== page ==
If you are experiencing problems downloading PDF or HTML fulltext, our helpdesk recommend clearing your browser cache and trying again. If you need help in clearing your cache, please click here . Still need help? Email firstname.lastname@example.org
When grandlure was used in conjunction with in-field traps to aggregate populations of Anthonomus grandis Boheman in 3 diverse areas of Mississippi and Alabama, ca. 6 times as many boll weevils were found in cotton near traps than in cotton 100 ft or more from traps. Also, the percentage of egg-punctured squares near traps was consistently 1.5 to 2 times higher throughout the test than in cotton 100 ft from the traps. Grand lure and infield traps have potential in population management of boll weevils.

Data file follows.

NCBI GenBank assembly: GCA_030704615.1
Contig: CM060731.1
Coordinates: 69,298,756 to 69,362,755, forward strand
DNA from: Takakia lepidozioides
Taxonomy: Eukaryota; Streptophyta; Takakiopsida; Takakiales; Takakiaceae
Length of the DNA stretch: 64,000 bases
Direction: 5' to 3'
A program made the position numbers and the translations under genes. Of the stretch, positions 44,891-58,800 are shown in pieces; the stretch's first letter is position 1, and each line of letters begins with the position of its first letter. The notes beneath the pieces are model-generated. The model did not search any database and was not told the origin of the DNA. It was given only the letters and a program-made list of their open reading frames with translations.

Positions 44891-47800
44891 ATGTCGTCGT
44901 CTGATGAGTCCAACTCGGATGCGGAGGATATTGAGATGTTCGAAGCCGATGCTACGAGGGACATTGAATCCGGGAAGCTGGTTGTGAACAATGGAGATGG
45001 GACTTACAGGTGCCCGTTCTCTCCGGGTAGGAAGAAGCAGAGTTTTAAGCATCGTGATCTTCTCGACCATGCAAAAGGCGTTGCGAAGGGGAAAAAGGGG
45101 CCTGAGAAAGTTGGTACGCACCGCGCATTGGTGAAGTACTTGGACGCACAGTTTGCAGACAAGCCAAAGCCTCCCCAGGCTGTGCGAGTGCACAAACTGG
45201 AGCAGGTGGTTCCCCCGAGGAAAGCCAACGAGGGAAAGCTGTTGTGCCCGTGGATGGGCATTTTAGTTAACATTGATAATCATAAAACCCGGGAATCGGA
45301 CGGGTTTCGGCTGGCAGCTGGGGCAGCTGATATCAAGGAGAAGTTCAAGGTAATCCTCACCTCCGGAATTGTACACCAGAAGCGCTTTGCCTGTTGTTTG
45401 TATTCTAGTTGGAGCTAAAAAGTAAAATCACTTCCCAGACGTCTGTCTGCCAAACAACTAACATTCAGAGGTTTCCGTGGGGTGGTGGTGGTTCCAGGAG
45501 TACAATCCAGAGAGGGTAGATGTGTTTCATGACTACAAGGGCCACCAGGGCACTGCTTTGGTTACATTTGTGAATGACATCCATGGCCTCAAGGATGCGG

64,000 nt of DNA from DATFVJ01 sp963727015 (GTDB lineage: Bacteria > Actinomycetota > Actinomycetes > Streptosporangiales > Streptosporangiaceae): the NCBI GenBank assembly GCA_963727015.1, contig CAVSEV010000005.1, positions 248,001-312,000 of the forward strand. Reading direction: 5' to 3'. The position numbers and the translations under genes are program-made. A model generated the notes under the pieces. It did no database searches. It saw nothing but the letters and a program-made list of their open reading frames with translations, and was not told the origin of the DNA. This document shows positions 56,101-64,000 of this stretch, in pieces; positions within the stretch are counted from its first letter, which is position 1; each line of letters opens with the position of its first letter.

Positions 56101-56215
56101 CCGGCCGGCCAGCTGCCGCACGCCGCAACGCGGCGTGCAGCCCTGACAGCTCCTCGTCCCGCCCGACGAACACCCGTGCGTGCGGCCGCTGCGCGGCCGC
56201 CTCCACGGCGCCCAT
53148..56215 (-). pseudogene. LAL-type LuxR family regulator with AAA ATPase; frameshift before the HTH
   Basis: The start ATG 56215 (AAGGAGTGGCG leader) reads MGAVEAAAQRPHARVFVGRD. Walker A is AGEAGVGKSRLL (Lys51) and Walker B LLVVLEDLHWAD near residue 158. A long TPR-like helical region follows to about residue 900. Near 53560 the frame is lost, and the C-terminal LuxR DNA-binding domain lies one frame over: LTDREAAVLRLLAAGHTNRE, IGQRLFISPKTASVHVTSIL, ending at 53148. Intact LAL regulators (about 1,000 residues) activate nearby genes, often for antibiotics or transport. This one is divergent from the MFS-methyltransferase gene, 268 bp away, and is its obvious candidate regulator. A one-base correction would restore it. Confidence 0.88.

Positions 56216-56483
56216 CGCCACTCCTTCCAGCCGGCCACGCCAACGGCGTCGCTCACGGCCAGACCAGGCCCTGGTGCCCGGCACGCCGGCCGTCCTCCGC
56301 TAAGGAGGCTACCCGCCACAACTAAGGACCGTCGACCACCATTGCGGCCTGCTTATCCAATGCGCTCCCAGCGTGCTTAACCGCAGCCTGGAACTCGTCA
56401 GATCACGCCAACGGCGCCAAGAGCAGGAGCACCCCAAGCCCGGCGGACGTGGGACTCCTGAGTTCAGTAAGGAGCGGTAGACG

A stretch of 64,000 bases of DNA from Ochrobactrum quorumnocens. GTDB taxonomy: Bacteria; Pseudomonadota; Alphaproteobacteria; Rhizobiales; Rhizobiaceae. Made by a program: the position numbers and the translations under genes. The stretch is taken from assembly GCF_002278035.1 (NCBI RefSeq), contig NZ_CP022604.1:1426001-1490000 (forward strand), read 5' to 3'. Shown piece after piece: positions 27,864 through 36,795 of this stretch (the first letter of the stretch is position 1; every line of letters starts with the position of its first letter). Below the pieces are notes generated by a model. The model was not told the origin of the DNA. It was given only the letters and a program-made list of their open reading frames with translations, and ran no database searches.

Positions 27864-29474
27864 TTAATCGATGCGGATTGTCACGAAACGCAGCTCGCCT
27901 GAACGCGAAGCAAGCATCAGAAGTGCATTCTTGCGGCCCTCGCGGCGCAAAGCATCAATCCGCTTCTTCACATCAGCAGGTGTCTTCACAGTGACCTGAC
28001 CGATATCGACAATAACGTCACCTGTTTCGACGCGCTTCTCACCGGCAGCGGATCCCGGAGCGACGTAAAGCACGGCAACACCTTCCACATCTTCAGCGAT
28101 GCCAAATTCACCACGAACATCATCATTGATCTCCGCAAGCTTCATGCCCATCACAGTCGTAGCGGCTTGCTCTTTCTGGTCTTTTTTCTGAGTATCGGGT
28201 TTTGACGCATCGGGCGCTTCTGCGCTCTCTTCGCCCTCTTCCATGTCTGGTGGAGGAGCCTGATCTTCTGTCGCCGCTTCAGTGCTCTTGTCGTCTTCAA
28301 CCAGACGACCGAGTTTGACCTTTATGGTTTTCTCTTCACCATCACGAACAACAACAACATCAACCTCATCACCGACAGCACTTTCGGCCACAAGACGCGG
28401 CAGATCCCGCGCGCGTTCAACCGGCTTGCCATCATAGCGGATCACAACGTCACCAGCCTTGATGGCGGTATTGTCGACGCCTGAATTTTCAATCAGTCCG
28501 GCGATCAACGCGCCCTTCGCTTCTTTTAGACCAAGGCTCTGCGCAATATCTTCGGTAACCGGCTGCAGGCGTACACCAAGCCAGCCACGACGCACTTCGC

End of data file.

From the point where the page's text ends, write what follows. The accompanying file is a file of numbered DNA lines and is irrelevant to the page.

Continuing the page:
Document Type: Research Article
Publication date: August 1, 1975
More about this publication?
Journal of Economic Entomology is published bimonthly in February, April, June, August, October, and December. The journal publishes articles on the economic significance of insects and is divided into the following sections: apiculture & social insects; arthropods in relation to plant disease; forum; insecticide resistance and resistance management; ecotoxicology; biological and microbial control; ecology and behavior; sampling and biostatistics; household and structural insects; medical entomology; molecular entomology; veterinary entomology; forest entomology; horticultural entomology; field and forage crops, and small grains; stored-product; commodity treatment and quarantine entomology; and plant resistance. In addition to research papers, Journal of Economic Entomology publishes Letters to the Editor, interpretive articles in a Forum section, Short Communications, Rapid Communications, and Book Reviews.